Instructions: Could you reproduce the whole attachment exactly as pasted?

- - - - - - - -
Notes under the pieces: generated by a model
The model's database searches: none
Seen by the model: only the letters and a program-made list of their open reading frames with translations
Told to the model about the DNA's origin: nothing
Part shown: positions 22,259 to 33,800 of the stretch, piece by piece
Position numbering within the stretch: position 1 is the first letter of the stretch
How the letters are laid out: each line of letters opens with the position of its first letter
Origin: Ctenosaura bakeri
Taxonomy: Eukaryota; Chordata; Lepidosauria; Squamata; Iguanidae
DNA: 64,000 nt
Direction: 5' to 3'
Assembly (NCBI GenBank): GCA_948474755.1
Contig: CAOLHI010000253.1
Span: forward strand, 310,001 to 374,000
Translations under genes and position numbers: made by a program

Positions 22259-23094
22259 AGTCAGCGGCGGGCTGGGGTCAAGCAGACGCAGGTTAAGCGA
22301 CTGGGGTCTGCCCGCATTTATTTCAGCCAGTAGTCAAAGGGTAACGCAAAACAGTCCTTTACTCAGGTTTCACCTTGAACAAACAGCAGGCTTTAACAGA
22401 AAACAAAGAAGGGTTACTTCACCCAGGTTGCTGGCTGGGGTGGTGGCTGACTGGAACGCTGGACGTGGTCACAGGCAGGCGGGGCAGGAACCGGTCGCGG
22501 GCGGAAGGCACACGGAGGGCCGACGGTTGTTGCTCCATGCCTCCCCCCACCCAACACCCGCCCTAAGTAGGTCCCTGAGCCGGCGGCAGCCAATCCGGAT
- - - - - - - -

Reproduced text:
Notes under the pieces: generated by a model
The model's database searches: none
Seen by the model: only the letters and a program-made list of their open reading frames with translations
Told to the model about the DNA's origin: nothing
Part shown: positions 22,259 to 33,800 of the stretch, piece by piece
Position numbering within the stretch: position 1 is the first letter of the stretch
How the letters are laid out: each line of letters opens with the position of its first letter
Origin: Ctenosaura bakeri
Taxonomy: Eukaryota; Chordata; Lepidosauria; Squamata; Iguanidae
DNA: 64,000 nt
Direction: 5' to 3'
Assembly (NCBI GenBank): GCA_948474755.1
Contig: CAOLHI010000253.1
Span: forward strand, 310,001 to 374,000
Translations under genes and position numbers: made by a program

Positions 22259-23094
22259 AGTCAGCGGCGGGCTGGGGTCAAGCAGACGCAGGTTAAGCGA
22301 CTGGGGTCTGCCCGCATTTATTTCAGCCAGTAGTCAAAGGGTAACGCAAAACAGTCCTTTACTCAGGTTTCACCTTGAACAAACAGCAGGCTTTAACAGA
22401 AAACAAAGAAGGGTTACTTCACCCAGGTTGCTGGCTGGGGTGGTGGCTGACTGGAACGCTGGACGTGGTCACAGGCAGGCGGGGCAGGAACCGGTCGCGG
22501 GCGGAAGGCACACGGAGGGCCGACGGTTGTTGCTCCATGCCTCCCCCCACCCAACACCCGCCCTAAGTAGGTCCCTGAGCCGGCGGCAGCCAATCCGGAT